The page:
Cudos Blast

Cudos Blast is a Node.js CLI (command line interface) tool for working with the Cudos blockchain. You can scaffold, compile and test your Rust smart contracts. JavaScript and Rust testing is supported. Utilizing blast.config.js it provides a possibility for deploying and interacting with them on a specified network (local, test or public). By using this tool you can also spin up a local Cudos nodeopen in new window and interact with it.

Table of Contents


Make sure you have Node.jsopen in new window installed. Dockeropen in new window is also required.

PrerequisiteMinimum versionRecommended version
Docker engine19.03.1320.10.12
Docker compose1.

For Windows users we recommend using Windows Subsystem for Linux (WSLopen in new window). To avoid permission issues with WSL, you may have to changeopen in new window npm default directory.

Cudos Blast can be used through a local installation in your project or by installing it globally.

Local Installation

Create an npm project by going to an empty folder, then run npm init and follow the instructions. Once your project is ready, run npm install cudos-blast. To use your local installation of Cudos Blast, useĀ npx blast.

Global Installation

You can let npm completely manage Cudos Blast package just by using npx cudos-blast to directly run commands. That way you will always be using the latest version of Cudos Blast so it is possible to have future compatibility issues. We recommend running

npm install cudos-blast -g

to install globally and using Cudos Blast by blast as all the examples in this guide do.

Help and version

Run --help or help on any blast command to show all available subcommands, parameters and additional information.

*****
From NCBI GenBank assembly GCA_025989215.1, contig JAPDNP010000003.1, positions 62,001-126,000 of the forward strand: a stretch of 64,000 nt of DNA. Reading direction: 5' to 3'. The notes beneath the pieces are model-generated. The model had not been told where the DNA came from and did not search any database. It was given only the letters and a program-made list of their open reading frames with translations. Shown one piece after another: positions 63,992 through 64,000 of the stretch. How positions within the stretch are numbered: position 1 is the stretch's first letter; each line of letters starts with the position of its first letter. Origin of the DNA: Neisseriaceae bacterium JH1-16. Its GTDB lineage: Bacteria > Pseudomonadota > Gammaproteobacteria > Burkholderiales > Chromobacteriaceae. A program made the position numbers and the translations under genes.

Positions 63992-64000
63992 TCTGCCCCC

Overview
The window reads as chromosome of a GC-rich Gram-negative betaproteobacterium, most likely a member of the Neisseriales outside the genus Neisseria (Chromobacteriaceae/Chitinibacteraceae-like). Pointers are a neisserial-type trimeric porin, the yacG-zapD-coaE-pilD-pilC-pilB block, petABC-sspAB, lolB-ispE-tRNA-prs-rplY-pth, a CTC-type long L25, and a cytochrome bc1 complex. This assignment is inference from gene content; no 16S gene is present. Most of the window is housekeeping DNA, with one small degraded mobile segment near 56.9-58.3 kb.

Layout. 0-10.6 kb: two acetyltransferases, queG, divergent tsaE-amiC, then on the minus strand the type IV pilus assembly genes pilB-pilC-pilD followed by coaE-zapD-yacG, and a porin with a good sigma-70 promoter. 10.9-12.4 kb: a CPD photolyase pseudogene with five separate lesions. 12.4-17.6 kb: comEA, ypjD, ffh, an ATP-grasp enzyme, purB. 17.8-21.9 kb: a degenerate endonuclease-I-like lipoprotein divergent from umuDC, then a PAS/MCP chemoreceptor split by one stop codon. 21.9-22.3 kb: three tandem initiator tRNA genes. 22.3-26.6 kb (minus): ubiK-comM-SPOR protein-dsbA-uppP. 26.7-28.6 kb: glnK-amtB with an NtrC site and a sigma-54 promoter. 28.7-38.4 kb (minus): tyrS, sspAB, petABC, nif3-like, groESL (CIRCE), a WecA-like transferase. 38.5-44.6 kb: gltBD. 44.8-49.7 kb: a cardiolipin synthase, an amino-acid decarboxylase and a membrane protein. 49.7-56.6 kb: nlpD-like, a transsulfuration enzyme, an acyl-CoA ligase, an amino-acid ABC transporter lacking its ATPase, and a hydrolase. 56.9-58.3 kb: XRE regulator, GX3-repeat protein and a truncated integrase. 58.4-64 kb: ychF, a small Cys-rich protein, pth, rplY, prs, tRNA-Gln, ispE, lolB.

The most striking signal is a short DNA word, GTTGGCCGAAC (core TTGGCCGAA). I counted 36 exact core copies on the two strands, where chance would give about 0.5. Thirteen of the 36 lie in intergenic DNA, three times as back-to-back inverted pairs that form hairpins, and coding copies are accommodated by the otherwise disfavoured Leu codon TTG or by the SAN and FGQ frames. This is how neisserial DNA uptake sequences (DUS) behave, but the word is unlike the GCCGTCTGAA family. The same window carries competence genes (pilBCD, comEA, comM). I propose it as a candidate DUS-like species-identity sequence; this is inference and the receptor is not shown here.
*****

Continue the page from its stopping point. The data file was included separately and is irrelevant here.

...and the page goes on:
blast --help
blast help
blast node --help
blast node start help

You can display cudos-blast version number using --version.

blast --version

Initializing a project

To scaffold a sample project navigate to empty directory (or your npm project for local cudos-blast installation) and run

blast init

You can also specify the full directory of the project using optional parameter --dir or -d

blast init --dir /Your/Location/Here

The project is now ready to work with the Cudos blockchain. It contains sample smart contracts and scripts to deploy or interact.

Make sure to initialize a new project in a directory other than the local repository folder, or else cudos-blast will break and the repository have to be cloned again.
Also, all blast commands are designed to be executed from the project root directory.

Compiling smart contracts

To compile all smart contracts run

blast compile

The contracts have to be in {project_root}/contracts/ folder. Cudos Blast comes with sample contracts you can use. All contracts are compiled in alphabetical order and as a Rust workspace. If you want to add more folders to compile, all you have to do is edit the base {project_root}/Cargo.toml file and add your folder under members. The compilation is done using rust-optimizeropen in new window and the artifacts in {project_root}/artifacts/ folder are optimized for deployment.

Running Rust tests

Rust tests are organized by the Rust convention for writing tests. You can check them in their corresponding contracts in {project_root}/contracts/{contract_name}/. To run smart contracts' Rust tests:

blast rusttest

To run the Rust tests without printing cargo log messages use --quiet or -q

blast rusttest -q

Testing contracts with JavaScript

Cudos Blast uses Jestopen in new window framework for testing. Test files must be in {project_root}/tests/ folder. You can use the provided sample test as a template or make one or more tests of your own. You can run the default local node in order to deploy or interact with the smart contracts in your tests. To connect to a non-local Cudos node such as testnet or your own node, follow these instructions.

describe('alpha contract', () => {
  const MSG_INIT = { count: 13 }
  const MSG_INCREMENT = { increment: {} }
  const MSG_RESET = { reset: { count: 1 } }
  const QUERY_GET_COUNT = { get_count: {} }

  let alice, bob, contract

  // deploying alpha contract once before test cases
  beforeAll(async () => {
    // 'bre' is available in global context
    [alice, bob] = await bre.getSigners()
    contract = await bre.getContractFactory('alpha')
    await contract.deploy(MSG_INIT, 'alpha', { signer: bob })

  // positive test case
  test('increment count', async () => {
    await contract.execute(MSG_INCREMENT, alice)
    return expect(contract.query(QUERY_GET_COUNT))
      .resolves.toEqual({ count: 14 })

  // ...